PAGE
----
In Canada, I like to say that we love our American friends. Living on the North American continent hasn’t always been peaceful. In my neighborhood there are all kinds of monuments of the War of 1812, its bicentennial being celebrated here over the last few years. Things weren’t so peaceful then. However, that is long forgotten (at least when its convenient) and we have enjoyed many years of peace since then. Occasionally, we have our problems together, but cool heads always prevail. We got something pretty good going on this side of the world.
So it was with interest this past week that I read my DTN colleague Chris Clayton’s piece, “A Long COOL Ride Is Ending”, where he documents the long history of the country of origin labeling process and implementation in the United States. He talked about the many sides of the issue aside from Canada and Mexico and many others. There certainly was a lot of opposition to it within the United States. As is, if all goes right the Senate and the House will be voting within days and the President will sign off on the spending bill next week. COOL as we know it here in Canada will be over.
I am no expert on American politics. I’m especially no expert on the legislative process in the United States. Needless to say, this is one of the few times that I can remember that Canada almost came out with what we wanted against our American friends. Unless there is some 11th hour rabbit coming out of the box, that’s the way I see it.
From the beginning with regard to the COOL labeling laws I felt it was yet another instance where our American friends were ignoring the reality called Canada. We had a free-trade arrangement with our US friends, but that didn’t seem to make any difference to US legislators. All Canadians knew that once legislation was put in place, it would be a very difficult thing to change. Canadian livestock would be caught in the crossfire and there would be little that we could do about it.
Successive Canadian governments, both Liberal and Conservative did what we always do. The first thing we do is ask politely to our American friends how they could do this to us? The reaction that we typically get from US administrations is one of surprise. For instance, we really didn’t mean you guys but you got caught up in the collateral damage. After that doesn’t work, of course we took it to the WTO, which is always our default position. The Americans did not have a leg to stand on at the WTO, but all Canadians know that doesn’t really matter.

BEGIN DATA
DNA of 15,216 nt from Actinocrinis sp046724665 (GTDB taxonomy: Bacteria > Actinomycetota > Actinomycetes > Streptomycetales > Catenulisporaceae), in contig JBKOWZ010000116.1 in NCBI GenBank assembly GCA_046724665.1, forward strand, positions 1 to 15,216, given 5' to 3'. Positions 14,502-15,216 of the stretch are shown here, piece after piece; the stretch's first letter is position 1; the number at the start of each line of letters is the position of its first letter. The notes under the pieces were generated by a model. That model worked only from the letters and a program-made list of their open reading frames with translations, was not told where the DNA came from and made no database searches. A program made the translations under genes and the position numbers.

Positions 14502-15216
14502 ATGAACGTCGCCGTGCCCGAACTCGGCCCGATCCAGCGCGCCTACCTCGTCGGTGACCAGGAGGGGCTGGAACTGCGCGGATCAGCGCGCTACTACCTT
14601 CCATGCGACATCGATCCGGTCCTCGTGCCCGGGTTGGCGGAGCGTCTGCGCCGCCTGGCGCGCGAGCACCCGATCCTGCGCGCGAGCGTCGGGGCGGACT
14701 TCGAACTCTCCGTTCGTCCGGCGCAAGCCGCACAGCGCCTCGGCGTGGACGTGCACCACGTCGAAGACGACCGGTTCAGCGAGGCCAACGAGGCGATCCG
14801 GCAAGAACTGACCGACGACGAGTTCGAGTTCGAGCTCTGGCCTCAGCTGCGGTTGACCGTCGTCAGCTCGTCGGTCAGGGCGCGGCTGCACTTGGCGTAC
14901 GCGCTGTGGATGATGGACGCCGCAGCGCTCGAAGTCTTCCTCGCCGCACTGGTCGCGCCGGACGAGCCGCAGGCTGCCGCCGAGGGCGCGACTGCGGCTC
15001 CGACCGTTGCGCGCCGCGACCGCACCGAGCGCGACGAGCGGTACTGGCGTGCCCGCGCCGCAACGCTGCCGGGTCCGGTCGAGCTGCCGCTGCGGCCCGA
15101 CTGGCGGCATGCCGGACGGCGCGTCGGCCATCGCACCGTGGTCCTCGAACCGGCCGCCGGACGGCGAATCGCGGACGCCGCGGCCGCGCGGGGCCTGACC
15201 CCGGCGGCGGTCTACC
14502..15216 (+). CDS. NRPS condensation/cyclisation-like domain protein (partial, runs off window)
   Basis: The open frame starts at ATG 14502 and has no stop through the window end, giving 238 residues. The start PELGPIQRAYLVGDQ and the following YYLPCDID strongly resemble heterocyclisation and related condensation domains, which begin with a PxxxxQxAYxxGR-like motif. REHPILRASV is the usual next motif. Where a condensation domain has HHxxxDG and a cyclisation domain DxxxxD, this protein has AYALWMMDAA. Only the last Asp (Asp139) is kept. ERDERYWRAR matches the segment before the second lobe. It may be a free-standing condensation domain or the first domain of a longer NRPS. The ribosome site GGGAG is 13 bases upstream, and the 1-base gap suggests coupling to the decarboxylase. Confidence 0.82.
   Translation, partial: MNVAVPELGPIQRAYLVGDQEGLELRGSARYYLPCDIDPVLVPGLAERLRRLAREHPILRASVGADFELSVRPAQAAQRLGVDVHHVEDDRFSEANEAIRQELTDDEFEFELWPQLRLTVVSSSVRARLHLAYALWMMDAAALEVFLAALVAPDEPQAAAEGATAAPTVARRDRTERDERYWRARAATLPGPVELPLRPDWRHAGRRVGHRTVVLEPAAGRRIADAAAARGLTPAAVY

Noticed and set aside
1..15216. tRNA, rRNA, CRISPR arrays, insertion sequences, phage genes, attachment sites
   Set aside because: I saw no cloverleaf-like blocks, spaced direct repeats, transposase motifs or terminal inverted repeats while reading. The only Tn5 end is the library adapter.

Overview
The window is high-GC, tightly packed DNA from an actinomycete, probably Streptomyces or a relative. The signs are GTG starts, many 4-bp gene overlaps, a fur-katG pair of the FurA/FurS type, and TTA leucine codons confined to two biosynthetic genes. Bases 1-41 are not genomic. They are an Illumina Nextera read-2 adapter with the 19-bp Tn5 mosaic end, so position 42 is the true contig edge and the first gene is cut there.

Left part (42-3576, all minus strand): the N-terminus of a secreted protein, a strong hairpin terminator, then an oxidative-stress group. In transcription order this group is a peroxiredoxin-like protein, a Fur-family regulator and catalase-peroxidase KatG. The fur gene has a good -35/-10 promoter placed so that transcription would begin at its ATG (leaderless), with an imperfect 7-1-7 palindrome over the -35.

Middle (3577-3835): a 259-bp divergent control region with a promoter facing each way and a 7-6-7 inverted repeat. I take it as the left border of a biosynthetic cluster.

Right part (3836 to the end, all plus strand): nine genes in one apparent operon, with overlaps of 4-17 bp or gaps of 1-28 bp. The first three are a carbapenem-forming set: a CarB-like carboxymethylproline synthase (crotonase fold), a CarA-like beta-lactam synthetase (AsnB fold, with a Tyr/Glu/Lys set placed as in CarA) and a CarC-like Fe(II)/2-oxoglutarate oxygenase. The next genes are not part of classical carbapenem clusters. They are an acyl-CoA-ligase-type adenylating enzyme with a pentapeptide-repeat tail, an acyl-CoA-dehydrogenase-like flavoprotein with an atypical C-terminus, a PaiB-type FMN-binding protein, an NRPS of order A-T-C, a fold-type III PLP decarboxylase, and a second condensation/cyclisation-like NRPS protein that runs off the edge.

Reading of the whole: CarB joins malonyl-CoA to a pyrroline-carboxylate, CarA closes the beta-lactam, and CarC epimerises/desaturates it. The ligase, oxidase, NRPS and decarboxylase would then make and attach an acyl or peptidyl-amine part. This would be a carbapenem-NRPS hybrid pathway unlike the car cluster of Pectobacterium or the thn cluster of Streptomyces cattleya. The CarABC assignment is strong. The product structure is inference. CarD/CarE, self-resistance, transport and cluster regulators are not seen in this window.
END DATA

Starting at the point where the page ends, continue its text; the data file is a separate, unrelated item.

Of course, when you are dealing with the most powerful country in the world and with an agricultural economy 13% larger than yours, it is never straightforward. I had my doubts that our American friends would comply even if the WTO ruled against them. We’ve seen that so many times before. In other sectors of our economy like softwood lumber we have won the battle, but usually our government would negotiate a compromise position. That’s the way we keep peace with our American friends.
It is not a bad strategy. When you have the world’s biggest economy on a land border, it is a ready-made market for Canadian goods. Just think about the Australians and the New Zealanders or anybody else trying to get into the American market. They have miles of ocean between them, while we have a huge land border. So keeping our American friends happy with us in trade negotiations and disputes is always a good thing.
As I’ve said before beef cattle born in Canada but raised and slaughtered in the US versus beef cattle born raised and slaughtered in the United States really should make no difference. Needless to say, times have changed. The Canadian dollar is now at a 30% discount to the US dollar and Canadian livestock and anything related to it is 30% cheaper to US buyers. That reality will have a greater impact on Canada US trade than COOL probably ever did. Now that COOL is gone and our loonie is where it is, our trade advantage in livestock is accentuated.
So what does that mean? Well, it means that somebody in the United States will probably put their hand up somewhere in livestock country. Don’t expect it to be an easy ride with foreign Canadian livestock crowding into American processing facilities to get those US greenbacks. It is what it is. Canada is the US best ally, but we aren’t American. That will mean something sometime in the future another law will come along that might make COOL seem so easy. If that happens, we’ll start the band playing again here in Canada. We’ll ask, then go back to the WTO. After almost 150 years as a country, we know how to coexist with our American friends.